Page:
The place-name Drum is
derived from Gaelic word druim,
or 'ridge'. Drum
Castle was probably built by Alexander III in 1280 AD. Its
keep is one of the oldest towers in Scotland. The original tower keep,
standing seventy feet with walls twelve feet thick, is believed to have
been built by Richard Cementarius, the first provost of Aberdeen, during
the Reign of Alexander III.
his campaign against the English, Robert De Bruis often received refuge
from the Irvines of Bonshaw. William De Irwyn was his armour bearer. For
his service William was awared the Royal Oaks in Aderdeenshire and Drum
castle in 1323. Prior to this the land belonged to John Comyn. The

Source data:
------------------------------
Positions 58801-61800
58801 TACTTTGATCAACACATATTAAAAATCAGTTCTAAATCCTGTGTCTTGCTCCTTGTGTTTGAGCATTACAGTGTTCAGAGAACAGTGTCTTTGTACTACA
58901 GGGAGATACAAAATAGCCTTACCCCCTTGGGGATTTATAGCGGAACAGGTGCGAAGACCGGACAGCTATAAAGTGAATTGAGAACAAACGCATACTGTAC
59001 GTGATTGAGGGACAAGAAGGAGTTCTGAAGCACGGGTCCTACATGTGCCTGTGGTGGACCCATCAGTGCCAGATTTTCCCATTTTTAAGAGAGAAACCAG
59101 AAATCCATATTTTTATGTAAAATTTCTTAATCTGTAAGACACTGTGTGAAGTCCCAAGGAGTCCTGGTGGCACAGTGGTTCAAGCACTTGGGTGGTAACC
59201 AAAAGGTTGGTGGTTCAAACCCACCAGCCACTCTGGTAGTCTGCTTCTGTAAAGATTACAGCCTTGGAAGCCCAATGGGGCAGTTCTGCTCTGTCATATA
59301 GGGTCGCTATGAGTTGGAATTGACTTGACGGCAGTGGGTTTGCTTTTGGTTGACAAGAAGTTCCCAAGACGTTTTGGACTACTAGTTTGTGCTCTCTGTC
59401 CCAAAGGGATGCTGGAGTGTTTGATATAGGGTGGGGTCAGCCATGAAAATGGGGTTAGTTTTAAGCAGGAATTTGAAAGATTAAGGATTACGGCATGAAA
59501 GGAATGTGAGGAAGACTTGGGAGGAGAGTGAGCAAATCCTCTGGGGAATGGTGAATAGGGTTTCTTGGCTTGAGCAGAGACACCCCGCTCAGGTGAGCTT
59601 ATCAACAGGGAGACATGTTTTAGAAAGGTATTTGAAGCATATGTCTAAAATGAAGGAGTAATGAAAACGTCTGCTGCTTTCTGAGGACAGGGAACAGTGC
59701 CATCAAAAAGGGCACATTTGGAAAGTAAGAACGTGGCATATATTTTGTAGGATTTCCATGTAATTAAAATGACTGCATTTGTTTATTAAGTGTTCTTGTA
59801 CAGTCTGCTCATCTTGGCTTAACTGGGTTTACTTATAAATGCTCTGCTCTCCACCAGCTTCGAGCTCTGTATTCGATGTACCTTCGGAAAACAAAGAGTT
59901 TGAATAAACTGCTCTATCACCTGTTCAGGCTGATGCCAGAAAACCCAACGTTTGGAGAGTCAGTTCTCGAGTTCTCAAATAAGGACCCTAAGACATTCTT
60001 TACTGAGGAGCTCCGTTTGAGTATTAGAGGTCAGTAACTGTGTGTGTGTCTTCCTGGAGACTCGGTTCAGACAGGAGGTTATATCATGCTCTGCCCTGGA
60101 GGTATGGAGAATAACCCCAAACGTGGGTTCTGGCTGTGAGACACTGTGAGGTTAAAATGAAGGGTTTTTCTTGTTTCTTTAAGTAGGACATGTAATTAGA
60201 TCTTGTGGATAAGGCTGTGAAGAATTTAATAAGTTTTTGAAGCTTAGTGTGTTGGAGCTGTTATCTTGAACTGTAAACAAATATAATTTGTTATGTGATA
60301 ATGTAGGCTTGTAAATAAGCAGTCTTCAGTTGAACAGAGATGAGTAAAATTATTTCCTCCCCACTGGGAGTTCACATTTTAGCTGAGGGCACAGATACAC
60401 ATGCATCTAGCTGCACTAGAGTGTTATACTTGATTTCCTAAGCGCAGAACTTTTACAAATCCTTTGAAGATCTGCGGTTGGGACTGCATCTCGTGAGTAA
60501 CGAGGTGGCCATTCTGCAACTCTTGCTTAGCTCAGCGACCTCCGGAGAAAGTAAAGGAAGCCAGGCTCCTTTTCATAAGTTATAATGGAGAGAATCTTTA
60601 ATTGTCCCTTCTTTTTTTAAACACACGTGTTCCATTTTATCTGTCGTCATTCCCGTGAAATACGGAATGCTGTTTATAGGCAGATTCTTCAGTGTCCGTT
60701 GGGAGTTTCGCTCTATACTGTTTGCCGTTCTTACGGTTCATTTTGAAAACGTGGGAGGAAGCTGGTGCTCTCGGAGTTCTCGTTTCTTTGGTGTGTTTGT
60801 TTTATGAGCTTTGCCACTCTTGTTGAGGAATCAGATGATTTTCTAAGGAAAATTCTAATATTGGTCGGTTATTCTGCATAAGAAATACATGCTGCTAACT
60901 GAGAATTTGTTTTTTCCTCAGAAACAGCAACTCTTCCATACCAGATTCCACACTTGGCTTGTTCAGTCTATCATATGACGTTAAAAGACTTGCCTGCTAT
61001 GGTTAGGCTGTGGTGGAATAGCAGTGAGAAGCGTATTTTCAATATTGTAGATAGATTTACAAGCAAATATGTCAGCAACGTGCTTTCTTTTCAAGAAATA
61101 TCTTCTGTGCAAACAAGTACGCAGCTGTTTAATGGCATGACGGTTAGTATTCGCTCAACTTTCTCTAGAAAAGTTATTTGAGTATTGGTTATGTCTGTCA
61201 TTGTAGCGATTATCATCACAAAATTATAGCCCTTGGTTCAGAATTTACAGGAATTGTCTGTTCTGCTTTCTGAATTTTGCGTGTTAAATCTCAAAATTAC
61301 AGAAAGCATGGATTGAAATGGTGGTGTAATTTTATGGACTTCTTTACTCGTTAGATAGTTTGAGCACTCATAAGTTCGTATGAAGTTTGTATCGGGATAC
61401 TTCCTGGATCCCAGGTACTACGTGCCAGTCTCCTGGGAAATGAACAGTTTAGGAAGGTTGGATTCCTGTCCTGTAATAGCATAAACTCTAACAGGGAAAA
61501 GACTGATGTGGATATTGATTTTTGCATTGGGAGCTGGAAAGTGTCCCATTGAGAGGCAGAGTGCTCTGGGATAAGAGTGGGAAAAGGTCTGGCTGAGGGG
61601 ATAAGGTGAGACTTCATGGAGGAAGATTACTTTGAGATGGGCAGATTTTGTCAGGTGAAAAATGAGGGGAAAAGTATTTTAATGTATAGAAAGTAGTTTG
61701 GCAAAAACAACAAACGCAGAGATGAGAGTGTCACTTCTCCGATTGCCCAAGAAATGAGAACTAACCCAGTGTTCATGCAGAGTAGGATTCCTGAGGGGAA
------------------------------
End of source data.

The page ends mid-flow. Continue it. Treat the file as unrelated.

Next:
castle remained in Irvine possession for the following 650 years.
The stone mansion
and Jacobean house that surround the original tower were built during
the reign of Alexander, the 9th Laird of Drum and completed in 1619.
Drum Castle was attacked and plundered three times during the
Covenanting Rebellion when the royalist Irvines supported Charles I, in
a region where most Scottish families were Covenanters. Drum Castle had
been besieged and captures on two occasions and garrisoned four times.
The Irvine family continued to be loyal to the Stuart royalty. In 1644
soldiers destroyed the gardens at Drum.
the courtyard was restored and an arched entrance was added. Within the
old walled garden is a fine collection of Historic Roses.
In 1975, the
24th Laird of Drum, Henry Quentin Forbes Irvine, gave Drum Castle to the
National Trust for Scotland as part of his will.
Written by Eric Irvine © 2001.
Contributions of information and pictures are welcome. Contact Eric